By Myra Meskin, West Coast Regional Jewish Educator
Hanukkah celebrates one of those classic Jewish tropes: “They tried to kill us, we survived—let’s eat!” In this version, the Syrian emperor Antiochus, in the year 167 BCE, made celebrating Judaism and it’s traditions against the law. A small but mighty Jewish rebel group, known as the Maccabees (not to be confused with the YouTube sensation The Maccabeats), revolted against the Syrian monarch and won (miracle #1), proving that strength is not in numbers, but in having something worth fighting for. The Maccabees began a new era of Jewish sovereignty, the Hasmonean Dynasty, and most importantly restored the Temple in Jerusalem after it had been decimated by the Syrians. With a single cruz of oil they lit the grand Menorah and rededicated the Temple (fun fact: “Hanukkah” means dedication), and the miracle (#2) is that the oil kept the Menorah lit for 8 whole days! So we celebrate eight days of lighting candles starting on the 25th of Kislev each year.
It’s fry time! Whatever you can think of to fry in oil is a fun way to celebrate the holiday. Traditional options are latkes (potato pancakes) and sufganiyot (jelly donuts)!
- Dreidel Tournament: Get a bunch of dreidles and a party size bag of M&M’s for betting with (e.g. $5 gets you ½ cup of M&Ms to gamble with). Make it a tikkun olam program by donating all proceeds to a local organization that fights for religious freedoms, does interfaith work, or creates “miracles” (however you define it). If you want you can add the option of “voting” for which organization the money should go to by adding the M&Ms they win into a labeled jar – the jar with the most M&Ms is the organization that gets the money.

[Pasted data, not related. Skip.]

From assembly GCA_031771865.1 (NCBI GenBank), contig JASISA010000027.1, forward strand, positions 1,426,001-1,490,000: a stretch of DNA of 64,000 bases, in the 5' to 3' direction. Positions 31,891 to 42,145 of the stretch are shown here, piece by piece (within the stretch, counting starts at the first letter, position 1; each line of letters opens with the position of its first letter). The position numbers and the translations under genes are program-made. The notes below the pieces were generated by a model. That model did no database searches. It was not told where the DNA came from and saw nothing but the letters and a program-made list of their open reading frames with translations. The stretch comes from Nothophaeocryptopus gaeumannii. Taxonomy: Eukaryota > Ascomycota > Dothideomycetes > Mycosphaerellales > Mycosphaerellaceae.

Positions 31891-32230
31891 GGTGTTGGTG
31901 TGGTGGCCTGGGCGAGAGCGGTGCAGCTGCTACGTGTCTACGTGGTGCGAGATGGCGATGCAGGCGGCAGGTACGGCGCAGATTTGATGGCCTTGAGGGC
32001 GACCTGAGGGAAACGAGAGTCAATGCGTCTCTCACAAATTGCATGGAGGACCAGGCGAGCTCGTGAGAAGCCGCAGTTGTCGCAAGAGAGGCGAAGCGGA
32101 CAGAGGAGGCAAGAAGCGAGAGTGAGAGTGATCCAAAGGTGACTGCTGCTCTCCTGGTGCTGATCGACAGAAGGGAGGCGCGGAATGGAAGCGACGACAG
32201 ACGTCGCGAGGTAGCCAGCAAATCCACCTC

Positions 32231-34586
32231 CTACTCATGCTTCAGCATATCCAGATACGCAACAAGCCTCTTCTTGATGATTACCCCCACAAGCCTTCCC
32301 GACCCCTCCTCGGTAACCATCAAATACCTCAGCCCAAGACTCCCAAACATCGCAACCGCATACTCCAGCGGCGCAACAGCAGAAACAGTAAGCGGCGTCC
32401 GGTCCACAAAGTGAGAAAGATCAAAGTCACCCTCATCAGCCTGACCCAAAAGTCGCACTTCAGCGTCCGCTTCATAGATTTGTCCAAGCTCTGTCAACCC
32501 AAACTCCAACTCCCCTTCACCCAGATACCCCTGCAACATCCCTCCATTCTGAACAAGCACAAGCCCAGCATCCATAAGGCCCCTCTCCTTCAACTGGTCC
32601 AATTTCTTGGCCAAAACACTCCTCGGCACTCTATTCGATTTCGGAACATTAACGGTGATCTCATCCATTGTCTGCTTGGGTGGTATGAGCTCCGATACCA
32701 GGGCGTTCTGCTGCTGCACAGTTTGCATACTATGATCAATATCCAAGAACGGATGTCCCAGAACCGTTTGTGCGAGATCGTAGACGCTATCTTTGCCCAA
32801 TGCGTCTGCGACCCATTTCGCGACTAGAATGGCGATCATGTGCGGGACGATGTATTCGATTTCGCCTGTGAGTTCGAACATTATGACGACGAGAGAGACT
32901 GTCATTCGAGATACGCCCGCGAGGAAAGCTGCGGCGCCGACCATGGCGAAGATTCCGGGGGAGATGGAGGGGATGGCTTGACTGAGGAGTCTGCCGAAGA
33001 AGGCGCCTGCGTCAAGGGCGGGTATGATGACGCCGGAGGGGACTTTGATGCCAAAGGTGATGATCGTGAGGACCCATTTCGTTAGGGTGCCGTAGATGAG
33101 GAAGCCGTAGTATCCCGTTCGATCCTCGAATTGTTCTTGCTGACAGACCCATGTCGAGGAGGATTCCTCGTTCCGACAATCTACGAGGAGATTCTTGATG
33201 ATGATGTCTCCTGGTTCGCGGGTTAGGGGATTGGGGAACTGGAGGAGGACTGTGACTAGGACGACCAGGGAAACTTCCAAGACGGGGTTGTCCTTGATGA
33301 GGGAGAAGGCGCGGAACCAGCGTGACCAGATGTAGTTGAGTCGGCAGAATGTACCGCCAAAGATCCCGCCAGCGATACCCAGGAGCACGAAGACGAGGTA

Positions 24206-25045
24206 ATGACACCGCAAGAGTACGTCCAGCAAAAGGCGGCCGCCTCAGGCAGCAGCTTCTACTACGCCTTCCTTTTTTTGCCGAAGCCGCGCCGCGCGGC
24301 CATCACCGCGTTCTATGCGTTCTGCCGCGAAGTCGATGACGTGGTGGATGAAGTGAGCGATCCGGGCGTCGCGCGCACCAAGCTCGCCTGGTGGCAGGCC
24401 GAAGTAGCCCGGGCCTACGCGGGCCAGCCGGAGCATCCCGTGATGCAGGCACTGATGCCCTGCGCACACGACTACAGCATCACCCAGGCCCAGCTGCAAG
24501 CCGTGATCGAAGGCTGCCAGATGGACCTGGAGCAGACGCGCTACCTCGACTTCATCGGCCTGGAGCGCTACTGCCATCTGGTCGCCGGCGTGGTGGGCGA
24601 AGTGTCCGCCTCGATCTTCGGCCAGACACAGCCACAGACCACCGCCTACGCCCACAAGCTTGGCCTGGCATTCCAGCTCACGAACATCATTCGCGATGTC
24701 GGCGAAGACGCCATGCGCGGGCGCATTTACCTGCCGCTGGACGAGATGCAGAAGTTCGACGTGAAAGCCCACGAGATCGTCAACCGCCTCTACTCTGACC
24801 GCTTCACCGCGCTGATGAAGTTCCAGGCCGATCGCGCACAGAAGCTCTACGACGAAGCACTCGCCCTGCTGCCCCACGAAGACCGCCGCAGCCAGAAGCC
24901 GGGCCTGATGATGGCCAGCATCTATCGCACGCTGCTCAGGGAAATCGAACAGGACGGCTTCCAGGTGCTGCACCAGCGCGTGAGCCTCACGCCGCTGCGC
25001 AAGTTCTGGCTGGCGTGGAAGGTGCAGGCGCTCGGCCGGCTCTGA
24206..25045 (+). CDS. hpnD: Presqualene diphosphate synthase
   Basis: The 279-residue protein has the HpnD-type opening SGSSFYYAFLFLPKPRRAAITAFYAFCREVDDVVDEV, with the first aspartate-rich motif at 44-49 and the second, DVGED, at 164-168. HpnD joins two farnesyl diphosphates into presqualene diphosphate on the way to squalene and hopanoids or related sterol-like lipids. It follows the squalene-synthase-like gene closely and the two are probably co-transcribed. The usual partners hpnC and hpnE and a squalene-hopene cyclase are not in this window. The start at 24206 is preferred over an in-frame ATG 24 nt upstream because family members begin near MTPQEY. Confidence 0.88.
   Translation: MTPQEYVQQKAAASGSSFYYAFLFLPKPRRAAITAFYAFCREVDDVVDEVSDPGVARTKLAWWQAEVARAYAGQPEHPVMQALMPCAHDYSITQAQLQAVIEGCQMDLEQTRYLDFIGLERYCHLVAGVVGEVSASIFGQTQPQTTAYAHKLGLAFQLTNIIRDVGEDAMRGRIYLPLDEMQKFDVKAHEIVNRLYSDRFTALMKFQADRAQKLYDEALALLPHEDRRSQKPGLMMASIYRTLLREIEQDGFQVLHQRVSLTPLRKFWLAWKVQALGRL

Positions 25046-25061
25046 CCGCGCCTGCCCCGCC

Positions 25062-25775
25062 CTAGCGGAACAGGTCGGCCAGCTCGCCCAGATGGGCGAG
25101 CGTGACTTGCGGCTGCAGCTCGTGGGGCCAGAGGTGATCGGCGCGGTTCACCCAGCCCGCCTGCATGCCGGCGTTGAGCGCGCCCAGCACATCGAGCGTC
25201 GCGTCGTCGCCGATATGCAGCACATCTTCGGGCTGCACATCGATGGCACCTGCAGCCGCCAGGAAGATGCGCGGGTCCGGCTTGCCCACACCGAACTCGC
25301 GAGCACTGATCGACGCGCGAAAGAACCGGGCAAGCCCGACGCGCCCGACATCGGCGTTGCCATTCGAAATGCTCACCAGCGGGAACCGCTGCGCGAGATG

- “Publicizing the Miracle”/Pirsumei Nisa (see text below): Invite people to write a “headline” for a miracle that happened in their life. Then have people wear them as a name tag or put them up around the room to publicize the miracle! Take a moment during the gathering to have people share their miracle.
- Cookie decorating: Get yourself some Hanukkah-themed cookie cutters and multi-colored frosting and you’re ready for this classic holiday-season activity. Add some extra holiday flavor by making it an ugly sweater party!
- DIY Menorah: (instructions under Method 2, or if you want to get a little fancier)
- Materials: wooden paint stirrers for the base, a hot glue gun, 10 hex nuts/person, decorations like paint, markers, or stickers
- Instructions: use a hot glue gun to adhere a row of 9 hex nuts to the candle-holder base (nine single hex nuts in a row, with a tenth that’s added to one to double the height). Decorate with paint or glitter glue and you’ve got your own menorah!
- For those who already have menorahs, try candle making with these easy-to-use beeswax sheets!
Simple text resources that can be incorporated into any of the above programs:
Babylonian Talmud Shabbat 21b